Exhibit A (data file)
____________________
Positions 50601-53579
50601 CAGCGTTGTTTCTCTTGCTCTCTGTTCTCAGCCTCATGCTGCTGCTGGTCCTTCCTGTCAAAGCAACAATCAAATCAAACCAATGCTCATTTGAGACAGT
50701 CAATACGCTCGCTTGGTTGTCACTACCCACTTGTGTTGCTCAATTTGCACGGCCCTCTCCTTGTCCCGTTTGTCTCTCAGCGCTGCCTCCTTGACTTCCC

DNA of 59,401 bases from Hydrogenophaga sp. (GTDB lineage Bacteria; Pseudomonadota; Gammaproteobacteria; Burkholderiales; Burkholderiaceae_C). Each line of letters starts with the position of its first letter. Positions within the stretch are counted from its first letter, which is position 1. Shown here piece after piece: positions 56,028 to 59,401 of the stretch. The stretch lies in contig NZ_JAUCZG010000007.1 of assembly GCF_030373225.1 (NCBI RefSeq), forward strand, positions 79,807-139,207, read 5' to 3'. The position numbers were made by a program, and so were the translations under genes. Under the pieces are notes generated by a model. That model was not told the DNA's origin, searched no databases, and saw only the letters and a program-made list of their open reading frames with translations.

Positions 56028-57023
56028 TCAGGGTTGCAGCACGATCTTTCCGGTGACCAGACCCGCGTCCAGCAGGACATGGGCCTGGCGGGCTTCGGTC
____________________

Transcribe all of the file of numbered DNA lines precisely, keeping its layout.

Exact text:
Positions 50601-53579
50601 CAGCGTTGTTTCTCTTGCTCTCTGTTCTCAGCCTCATGCTGCTGCTGGTCCTTCCTGTCAAAGCAACAATCAAATCAAACCAATGCTCATTTGAGACAGT
50701 CAATACGCTCGCTTGGTTGTCACTACCCACTTGTGTTGCTCAATTTGCACGGCCCTCTCCTTGTCCCGTTTGTCTCTCAGCGCTGCCTCCTTGACTTCCC

DNA of 59,401 bases from Hydrogenophaga sp. (GTDB lineage Bacteria; Pseudomonadota; Gammaproteobacteria; Burkholderiales; Burkholderiaceae_C). Each line of letters starts with the position of its first letter. Positions within the stretch are counted from its first letter, which is position 1. Shown here piece after piece: positions 56,028 to 59,401 of the stretch. The stretch lies in contig NZ_JAUCZG010000007.1 of assembly GCF_030373225.1 (NCBI RefSeq), forward strand, positions 79,807-139,207, read 5' to 3'. The position numbers were made by a program, and so were the translations under genes. Under the pieces are notes generated by a model. That model was not told the DNA's origin, searched no databases, and saw only the letters and a program-made list of their open reading frames with translations.

Positions 56028-57023
56028 TCAGGGTTGCAGCACGATCTTTCCGGTGACCAGACCCGCGTCCAGCAGGACATGGGCCTGGCGGGCTTCGGTC